Church community pulling together after fire
By Annie Gentile - ReminderNews
Somers - posted Thu., Jan. 5, 2012
The new year began on a sad note for members and friends of the Somers Congregational Church, as a fire on the night of Jan. 1 ripped through the main portion of the 170-year-old church in the center of town, reducing the once-majestic building - a focal point in the Somers community - to rubble.
Somers Fire Department Deputy Chief Frank Falcone said neighbors reported smoke coming from the bell tower around 11:30 p.m., and early-arriving units to the scene found a fire that appeared to have started in the church basement. Assistance arrived from members of the Hazardville, West Stafford, Ellington, Crystal Lake and Shaker Pines fire departments.
“[The church] was a very old construction with no sprinkler system,” said Falcone. “The basement was a wide open space with two staircases and a wide open bell tower with dry wood. Everything in there, unfortunately, was of a combustible nature.”
“Sometimes when there is too much head start on a fire, you get past the point of no return, and that was the case here,” said Falcone.
Unable to save the sanctuary, Falcone said fire crews totaling about 100 people focused on saving the church-owned house on the east side of the property, as well as the rear section of the church, which housed office space and a daycare. While the rear portion did sustain some water and smoke damage, structurally it remained intact, officials said. Additionally, the intense heat of the blaze caused some radiant damage to the vinyl siding on the front of the Town Hall building.
“It’s such a tragedy. We feel the whole heart and soul has been ripped out of the community,” said First Selectman Lisa Pellegrini. “The only good thing is that nobody got hurt. Of course, the town will do all it can to help.”
Pellegrini noted that when Somers Congregational was first built in 1842, the town fathers gave the church $300 toward their building fund, asking in return that the church allow town meetings to be held there. “Years later, we’re doing our part to reciprocate,” she said.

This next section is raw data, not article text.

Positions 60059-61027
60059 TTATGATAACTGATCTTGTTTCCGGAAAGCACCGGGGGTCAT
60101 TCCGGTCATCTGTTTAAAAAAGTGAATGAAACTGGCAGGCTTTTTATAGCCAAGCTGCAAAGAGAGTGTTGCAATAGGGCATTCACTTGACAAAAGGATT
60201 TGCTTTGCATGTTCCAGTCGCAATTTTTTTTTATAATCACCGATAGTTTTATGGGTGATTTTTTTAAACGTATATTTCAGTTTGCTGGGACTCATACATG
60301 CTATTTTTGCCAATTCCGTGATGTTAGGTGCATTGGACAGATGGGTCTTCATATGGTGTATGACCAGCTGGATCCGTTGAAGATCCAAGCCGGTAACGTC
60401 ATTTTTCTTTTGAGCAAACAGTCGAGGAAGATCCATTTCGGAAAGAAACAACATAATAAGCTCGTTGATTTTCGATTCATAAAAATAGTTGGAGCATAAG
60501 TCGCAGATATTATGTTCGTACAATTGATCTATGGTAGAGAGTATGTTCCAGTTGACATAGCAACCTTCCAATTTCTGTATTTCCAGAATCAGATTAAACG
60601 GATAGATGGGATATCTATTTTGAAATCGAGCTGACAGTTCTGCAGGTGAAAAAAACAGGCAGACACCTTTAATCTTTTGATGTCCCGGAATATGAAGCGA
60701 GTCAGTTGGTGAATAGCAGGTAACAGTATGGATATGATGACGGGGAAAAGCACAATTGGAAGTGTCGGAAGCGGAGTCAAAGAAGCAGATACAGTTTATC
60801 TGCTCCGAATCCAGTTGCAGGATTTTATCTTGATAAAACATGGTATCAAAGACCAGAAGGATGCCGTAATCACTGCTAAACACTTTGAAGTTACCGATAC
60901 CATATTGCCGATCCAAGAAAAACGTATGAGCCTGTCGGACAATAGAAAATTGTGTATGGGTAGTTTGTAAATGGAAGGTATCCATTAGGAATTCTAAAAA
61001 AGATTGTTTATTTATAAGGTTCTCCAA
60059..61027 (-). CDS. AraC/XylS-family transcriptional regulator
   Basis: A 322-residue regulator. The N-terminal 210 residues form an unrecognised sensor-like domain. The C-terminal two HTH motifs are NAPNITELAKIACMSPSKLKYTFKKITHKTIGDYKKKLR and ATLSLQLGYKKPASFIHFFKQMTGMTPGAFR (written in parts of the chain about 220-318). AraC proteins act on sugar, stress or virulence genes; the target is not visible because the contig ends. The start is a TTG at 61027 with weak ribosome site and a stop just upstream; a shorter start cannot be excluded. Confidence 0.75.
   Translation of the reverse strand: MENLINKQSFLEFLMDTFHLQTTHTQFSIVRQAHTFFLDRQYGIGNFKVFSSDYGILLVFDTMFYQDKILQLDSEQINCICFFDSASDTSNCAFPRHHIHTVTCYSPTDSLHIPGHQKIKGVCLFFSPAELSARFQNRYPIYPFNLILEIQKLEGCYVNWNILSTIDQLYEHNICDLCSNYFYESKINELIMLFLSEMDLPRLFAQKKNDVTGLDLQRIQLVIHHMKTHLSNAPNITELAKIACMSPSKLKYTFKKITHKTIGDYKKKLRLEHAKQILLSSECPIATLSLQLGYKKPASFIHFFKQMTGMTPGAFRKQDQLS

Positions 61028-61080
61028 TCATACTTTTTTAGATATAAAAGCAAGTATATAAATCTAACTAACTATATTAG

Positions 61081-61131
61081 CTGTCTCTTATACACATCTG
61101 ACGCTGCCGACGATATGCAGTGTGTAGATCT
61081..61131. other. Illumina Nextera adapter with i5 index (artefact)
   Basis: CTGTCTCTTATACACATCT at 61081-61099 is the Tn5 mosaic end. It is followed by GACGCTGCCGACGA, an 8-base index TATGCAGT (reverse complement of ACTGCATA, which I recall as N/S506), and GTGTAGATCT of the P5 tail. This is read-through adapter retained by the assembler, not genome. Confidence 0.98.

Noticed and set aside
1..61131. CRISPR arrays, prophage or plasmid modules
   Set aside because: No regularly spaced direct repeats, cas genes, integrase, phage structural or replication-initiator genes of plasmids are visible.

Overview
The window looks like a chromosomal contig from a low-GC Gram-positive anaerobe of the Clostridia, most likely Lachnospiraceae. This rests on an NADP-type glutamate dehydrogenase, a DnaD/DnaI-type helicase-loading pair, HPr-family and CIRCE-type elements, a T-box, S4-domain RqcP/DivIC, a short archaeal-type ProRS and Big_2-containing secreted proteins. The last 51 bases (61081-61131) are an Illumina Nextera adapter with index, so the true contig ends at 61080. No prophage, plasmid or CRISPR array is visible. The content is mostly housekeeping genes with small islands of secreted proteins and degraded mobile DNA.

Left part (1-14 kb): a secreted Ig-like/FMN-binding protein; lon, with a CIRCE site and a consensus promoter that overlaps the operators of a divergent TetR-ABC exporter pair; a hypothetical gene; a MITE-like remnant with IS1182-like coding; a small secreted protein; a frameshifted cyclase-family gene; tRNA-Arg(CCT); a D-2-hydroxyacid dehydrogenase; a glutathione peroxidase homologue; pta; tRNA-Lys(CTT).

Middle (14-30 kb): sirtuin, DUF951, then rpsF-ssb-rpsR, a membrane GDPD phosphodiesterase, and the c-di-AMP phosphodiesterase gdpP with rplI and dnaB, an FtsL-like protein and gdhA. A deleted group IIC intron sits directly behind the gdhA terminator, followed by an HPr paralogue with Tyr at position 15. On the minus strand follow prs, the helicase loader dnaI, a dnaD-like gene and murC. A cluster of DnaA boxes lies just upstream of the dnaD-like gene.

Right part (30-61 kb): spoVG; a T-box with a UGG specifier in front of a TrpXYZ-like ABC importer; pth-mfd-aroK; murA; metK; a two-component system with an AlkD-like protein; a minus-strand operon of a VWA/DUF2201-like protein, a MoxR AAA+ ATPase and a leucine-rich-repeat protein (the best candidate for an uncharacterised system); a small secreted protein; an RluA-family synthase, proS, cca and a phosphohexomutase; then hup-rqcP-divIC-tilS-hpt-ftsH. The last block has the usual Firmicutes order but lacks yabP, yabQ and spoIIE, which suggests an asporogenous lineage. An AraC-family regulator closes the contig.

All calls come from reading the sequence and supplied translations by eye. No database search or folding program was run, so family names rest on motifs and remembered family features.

Besides a place of worship, where scores of weddings, funerals and social events were held, the church was also home to a food pantry and a thriving preschool, as well as a number of outside groups and community activities.
At a special meeting held Jan. 3 at Town Hall, church leaders gathered to determine how to move forward in their restoration efforts and how they would continue regular church operations. There was some good news to report - namely that the building and its contents were well-insured and also that the fire marshal had retrieved the bell from the rubble.
Anne Kirkpatrick, church moderator, reported that worship services for the month of January will be held at 10 a.m. in the Town Hall auditorium, the food pantry will reopen in the lower level of Town Hall, scheduled blood drives will also be moved to Town Hall, and all activities of the church will continue, albeit with a shift to alternate locations for the time being. Additionally, Scot Stanton, chairperson of Boy Scout Troop 387, offered the use of the local Scout Hall for storage space.
A necessary chore, but an emotional one nevertheless, Kirkpatrick called on committee leaders to begin the arduous task of inventorying all that was lost in the blaze - from the large-ticket items like computers and office furniture to the small, but spiritually and emotionally significant ones such as handmade pageant costumes that were consumed by the fire.
The Rev. Dr. Barry Cass, the church’s pastor, said while it is too early to put a number on things, he would estimate the loss to be between $4 and $5 million, with the church organ alone being valued at about half a million dollars.
Cass added that he has been in contact with Sgt. Jose Claudio of the State Police in Somers, and that while the State Fire Marshal’s office has found the cause of the fire to be undetermined and police dogs were unable to sniff out any accelerant, they have been investigating the fire and interviewing “people of interest.”
In his prayer at the meeting, Cass acknowledged feelings of being alternately overwhelmed, saddened, stressed and stretched, but that a positive message could also be taken from the experience.
“In these days it seems all of Somers have become friends of our church,” said Cass. “We are grateful.”